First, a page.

December 13 is the feast of Saint Lucy of Syracuse, an early virgin martyr, and I was very much interested by the 2008 post by Anka on the celebration of Saint Lucy's Day in Sweden. According to a modern scholar of Irish folklore, the cult of Saint Lucy may have directly influenced the cult of our own Saint Brigid, both in the use of the hagiographical motif of the plucking out of the eyes and in some of the ways in which Saint Brigid's day was celebrated in popular culture. Dr Dáithí Ó hÓgain writes:
Narratives of Brighid were developed through medieval times by further additions from Continental hagiography. A ninth-century text describes how a man comes to woo the young, and as yet unprofessed, Brighid. Her stepbrothers try to compel her to accept the marriage, but she knocks out one of her eyes so as not to be attractive to the suitor. When the family allow her to remain a virgin she miraculously restores sight to herself. The story is repeated in later sources, and it survived in the recent folklore of north Leinster and south Ulster. The name of the suitor, Dubhthach mac Lughair, is borrowed from the early Patrician texts, and it is obvious that the story cannot be older than the eighth century. It was, in fact, taken from the lore of the continental saint Lucy and was suggested by the symbolism of light associated with both of these holy virgins. It is apparent that the cult of Lucy influenced that of Brighid in other ways also in medieval times. Lucy's feastday, December 13, coincided with the winter solstice in the old calendar and was thus seen to usher in the lengthening of daylight. In Irish the saying which refers to Brighid's feastday, February 1, is that 'from Brighid's feastday onwards the day gets longer and the night shorter', although in fact that change occurs from the winter solstice, and the presumption must be that this saying was in origin a rather inaccurate borrowing from the Lucy lore. It could well be, also, that some of the paraphernalia associated with the feast of Brighid in Irish folk life - such as processions of young girls with the leader dressed up as the saint - shows the influence of the Lucy cult, which was very popular in western European countries in the Middle Ages.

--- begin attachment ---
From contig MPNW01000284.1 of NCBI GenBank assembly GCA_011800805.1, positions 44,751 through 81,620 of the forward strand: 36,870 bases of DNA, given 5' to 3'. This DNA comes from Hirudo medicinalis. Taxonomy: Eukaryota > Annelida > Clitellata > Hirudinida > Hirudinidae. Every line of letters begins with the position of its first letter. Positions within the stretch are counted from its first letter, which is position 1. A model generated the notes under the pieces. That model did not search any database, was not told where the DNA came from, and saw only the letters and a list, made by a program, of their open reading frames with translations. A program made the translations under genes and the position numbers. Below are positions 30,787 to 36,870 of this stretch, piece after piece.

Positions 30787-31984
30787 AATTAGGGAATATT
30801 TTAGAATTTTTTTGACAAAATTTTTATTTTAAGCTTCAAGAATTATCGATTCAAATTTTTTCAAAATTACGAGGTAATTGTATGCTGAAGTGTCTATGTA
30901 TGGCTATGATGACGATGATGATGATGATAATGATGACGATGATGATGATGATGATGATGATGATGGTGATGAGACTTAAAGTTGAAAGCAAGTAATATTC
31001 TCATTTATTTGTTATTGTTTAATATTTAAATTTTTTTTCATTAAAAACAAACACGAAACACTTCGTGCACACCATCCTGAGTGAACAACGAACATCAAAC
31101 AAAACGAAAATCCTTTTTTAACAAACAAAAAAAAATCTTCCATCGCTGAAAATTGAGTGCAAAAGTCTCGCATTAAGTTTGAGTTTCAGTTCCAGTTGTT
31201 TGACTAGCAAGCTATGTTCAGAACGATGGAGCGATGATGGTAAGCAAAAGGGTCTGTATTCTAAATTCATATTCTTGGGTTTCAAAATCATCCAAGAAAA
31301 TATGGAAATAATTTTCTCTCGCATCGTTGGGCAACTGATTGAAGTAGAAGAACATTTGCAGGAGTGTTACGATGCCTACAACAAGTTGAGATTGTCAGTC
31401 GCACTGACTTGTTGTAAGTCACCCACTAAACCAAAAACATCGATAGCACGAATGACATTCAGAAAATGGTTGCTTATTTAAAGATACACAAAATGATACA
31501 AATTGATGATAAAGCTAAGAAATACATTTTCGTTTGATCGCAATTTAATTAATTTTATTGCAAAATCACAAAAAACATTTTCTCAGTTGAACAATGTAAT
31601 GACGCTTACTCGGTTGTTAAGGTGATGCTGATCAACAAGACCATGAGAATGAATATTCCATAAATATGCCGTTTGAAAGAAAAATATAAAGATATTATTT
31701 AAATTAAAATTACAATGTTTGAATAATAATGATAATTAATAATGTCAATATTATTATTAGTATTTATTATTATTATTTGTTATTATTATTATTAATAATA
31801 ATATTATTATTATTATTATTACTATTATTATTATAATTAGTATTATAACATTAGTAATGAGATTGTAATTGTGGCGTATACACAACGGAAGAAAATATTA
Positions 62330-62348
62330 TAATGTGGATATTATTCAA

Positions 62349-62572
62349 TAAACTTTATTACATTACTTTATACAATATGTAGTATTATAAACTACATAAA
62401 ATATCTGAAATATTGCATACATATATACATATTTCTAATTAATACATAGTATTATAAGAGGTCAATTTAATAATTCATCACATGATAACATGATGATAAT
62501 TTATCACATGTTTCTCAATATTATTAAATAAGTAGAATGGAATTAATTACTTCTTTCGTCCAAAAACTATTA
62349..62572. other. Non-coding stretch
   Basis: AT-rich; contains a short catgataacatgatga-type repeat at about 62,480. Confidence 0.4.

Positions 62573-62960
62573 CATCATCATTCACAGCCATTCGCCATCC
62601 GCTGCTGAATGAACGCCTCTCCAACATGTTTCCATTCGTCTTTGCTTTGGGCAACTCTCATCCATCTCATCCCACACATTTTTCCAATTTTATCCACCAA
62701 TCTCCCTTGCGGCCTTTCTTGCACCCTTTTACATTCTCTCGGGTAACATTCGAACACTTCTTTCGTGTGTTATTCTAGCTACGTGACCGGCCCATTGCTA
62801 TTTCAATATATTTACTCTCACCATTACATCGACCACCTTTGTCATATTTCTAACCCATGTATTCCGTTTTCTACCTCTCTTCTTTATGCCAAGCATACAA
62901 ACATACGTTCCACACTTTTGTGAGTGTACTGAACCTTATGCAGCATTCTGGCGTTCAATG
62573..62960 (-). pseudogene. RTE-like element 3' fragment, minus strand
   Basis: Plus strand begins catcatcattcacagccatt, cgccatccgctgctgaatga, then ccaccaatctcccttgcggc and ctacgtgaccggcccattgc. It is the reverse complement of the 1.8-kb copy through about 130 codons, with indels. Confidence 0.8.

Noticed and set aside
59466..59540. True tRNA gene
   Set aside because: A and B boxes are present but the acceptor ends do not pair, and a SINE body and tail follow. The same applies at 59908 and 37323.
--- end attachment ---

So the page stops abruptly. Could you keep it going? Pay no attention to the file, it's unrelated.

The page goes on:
Dáithí Ó hÓgain, Myth, Legend and Romance: An Encyclopaedia of the Irish Folk Tradition (Ryan, 1990), 62-63.
Something else which struck me as I looked at the picture above of a celebration of Saint Lucy's Day in Sweden in 1943, was that the round headdress of candles worn by the young girl representing the saint has echoes of another tradition associated with Saint Brigid - her connection with the feast of Candlemas. I have previously recorded this version of the Brigid and Candlemas story here:
108. A Legend of St. Brigid
In further reference to the spring feature of Saint Brigid I am indebted to Miss Delap for a curious legend from Valentia Island which, with fine disregard of chronology, makes Saint Brigid a friend of the Virgin Mary. It is said that when the Virgin was shy about facing the congregation in the Temple, Saint Brigid procured a harrow, took out the spikes and putting a candle in every hole, placed it on her head, walked up before the Virgin and escorted her down again. According to another version, which it is believed came from the north of Ireland, it was a hoop with lighted candles which the Saint wore as she danced up the aisle before the Virgin and down again. For this service Saint Brigid’s Day is the eve of Candlemas or the Purification of the Virgin.
Elizabeth Andrews, Man, Vol. 22 (December 1922), 187.
I don't know if the 'hoop with lighted candles' is also borrowed from the Saint Lucy tradition, but in view of what Dr Ó hÓgain has said, it seems to me an interesting coincidence.
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